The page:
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In the early 2000s I needed a nylon belt to wear on the range as a firearms instructor. I didn’t want a heavy duty belt or Sam Browne belt to lug around all day, but it had to be stiff enough to hold an OWB holster and mag pouches during repeated draws and demonstrations. Several seasoned agents pointed me toward The Wilderness brand from Tactical Products LLC and the original Instructor belts. Unlike most nylon belts, they were as stiff and heavy duty as the double thick leather belts, they could be worn visible or concealed and, unlike leather, they did not discolor or get soft and flimsy with time.

Shortly afterward, 9/11 happened ,and I ended up in Afghanistan as part of a small team from the Department of Justice. I wore a tan Wilderness belt to hold my sidearm and magazines every day. It is still hanging in my closet 20 years later, and still getting use. After Afghanistan, I transferred to an international training unit and got the Wilderness Frequent Flyer belt because it was all plastic. Call me lazy, but I didn’t want to take it off when I went through the airports. Even this belt is significantly stiffer than most other brands of instructor belts today.

I recently got back in the gym and lost a little weight, so needed a smaller belt. I had forgotten about the Wilderness belts and simply went looking for one. I found that belts with Cobra buckles didn’t let me lace my holster and mag pouch easily. Other brands, almost all of which are copies of the Wilderness Belt, were too flimsy. Almost by mistake, I found Wilderness was still making the same great belts.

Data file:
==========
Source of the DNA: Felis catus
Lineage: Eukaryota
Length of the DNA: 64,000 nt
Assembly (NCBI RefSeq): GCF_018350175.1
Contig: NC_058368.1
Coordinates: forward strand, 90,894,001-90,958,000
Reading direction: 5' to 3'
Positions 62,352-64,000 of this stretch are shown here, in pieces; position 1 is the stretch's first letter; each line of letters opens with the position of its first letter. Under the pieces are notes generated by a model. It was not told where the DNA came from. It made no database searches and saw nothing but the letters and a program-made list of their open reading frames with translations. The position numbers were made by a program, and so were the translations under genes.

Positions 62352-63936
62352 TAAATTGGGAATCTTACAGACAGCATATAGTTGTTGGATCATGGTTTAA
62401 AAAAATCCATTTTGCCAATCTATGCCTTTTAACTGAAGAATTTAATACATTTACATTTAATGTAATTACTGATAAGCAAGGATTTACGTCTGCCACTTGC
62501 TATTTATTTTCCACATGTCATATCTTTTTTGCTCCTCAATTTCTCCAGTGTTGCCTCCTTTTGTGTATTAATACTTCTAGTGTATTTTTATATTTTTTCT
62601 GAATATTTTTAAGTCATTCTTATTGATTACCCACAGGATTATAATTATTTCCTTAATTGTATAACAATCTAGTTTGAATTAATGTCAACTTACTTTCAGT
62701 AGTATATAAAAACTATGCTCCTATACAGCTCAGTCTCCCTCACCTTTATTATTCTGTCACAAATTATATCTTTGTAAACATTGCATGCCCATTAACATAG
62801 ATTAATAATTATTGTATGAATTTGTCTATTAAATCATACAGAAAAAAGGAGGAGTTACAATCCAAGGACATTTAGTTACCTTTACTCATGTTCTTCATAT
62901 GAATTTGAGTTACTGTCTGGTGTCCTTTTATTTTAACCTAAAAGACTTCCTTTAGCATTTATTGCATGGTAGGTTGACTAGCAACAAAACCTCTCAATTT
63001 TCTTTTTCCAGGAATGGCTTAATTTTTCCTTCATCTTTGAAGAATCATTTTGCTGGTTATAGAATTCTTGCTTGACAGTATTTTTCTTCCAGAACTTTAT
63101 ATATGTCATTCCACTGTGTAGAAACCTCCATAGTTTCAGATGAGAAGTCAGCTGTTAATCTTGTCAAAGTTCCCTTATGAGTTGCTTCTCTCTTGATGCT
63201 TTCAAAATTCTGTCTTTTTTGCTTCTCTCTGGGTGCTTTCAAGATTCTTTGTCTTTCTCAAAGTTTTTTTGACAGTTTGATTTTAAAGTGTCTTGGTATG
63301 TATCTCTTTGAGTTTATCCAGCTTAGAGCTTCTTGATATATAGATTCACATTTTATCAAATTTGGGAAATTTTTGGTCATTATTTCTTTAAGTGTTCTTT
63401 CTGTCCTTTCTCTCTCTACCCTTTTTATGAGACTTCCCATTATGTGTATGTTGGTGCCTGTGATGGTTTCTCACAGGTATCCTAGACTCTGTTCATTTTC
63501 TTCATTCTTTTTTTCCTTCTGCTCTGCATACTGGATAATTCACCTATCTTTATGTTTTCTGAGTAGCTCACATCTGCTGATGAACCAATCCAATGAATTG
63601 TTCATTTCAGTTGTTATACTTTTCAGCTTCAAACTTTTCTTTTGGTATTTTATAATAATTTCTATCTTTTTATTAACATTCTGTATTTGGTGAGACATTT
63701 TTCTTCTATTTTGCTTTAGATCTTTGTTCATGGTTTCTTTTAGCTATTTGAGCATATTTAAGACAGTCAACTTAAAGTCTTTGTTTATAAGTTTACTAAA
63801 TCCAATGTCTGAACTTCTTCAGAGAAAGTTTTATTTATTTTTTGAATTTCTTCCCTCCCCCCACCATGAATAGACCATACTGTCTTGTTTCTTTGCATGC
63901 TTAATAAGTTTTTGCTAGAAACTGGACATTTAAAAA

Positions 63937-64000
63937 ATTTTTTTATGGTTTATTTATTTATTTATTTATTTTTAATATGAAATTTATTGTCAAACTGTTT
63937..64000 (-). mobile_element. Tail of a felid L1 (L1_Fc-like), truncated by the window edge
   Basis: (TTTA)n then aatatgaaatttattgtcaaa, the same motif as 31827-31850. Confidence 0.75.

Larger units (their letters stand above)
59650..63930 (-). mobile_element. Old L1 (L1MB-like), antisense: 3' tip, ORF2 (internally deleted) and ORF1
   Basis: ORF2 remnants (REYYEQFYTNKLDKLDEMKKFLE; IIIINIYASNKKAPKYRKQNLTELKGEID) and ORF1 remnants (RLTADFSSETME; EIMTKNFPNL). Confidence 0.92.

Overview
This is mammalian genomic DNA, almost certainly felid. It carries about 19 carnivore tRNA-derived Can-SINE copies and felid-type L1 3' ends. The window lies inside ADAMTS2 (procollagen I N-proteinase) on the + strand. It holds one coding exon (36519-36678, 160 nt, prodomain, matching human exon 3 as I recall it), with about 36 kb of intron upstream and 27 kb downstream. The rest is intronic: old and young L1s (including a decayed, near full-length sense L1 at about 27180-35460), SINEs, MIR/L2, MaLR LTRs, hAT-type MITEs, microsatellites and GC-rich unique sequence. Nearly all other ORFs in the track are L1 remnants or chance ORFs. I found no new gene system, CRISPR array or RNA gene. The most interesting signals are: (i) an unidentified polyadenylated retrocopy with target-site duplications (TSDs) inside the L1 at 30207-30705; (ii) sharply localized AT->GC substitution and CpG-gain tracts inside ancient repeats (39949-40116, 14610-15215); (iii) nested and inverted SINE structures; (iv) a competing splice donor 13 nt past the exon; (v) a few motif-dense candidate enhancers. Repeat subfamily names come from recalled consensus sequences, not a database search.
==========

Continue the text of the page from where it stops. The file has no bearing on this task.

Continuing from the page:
They have tons of options including width (1.5- or 1.75-inch), stiffness (three-stitch, five-stitch or polymer-lined), color, Velcro on the inside or outside and standard or custom lengths. My preference is the polymer-lined belt because it is even stiffer (but far thinner) than the best, heavy-duty leather belts you can buy. Don’t get the “Easy-Fit” if you will be lacing on a holster. The tongue is too long and it reaches clear back to your hip.

This company never advertises, and you never see them mentioned, but they are the absolute crème de la crème for concealed carry belts. The only time you will need to purchase another one is when your waist size changes.

As it turns out, they make a lot of other products like adjustable slings, the Ching Sling (if you don’t know it, you haven’t studied your Jeff Cooper), range bags, mag pouches and a super heavy-duty bag called Adventure Ready Kit (ARK) to store your jumper cables, tow strap, tire chains, flares and all your other emergency vehicle gear for when SHTF. Their stuff isn’t the cheapest, but if they build everything as tough as their belts you will wear out before it does.

Check them out at or call 800-775-5650.

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  1. I used to wear nothing but wen belts like this but when I discovered the Kore Essentials ratcheting belt I have never looked back Others can wear whatever works for them but the ratcheting belt has been a game-changer for EDC concealed or open weapons wearing. The ability to change tension on the fly in tiny increments at the momentary touch of a lever is nothing short of miraculous.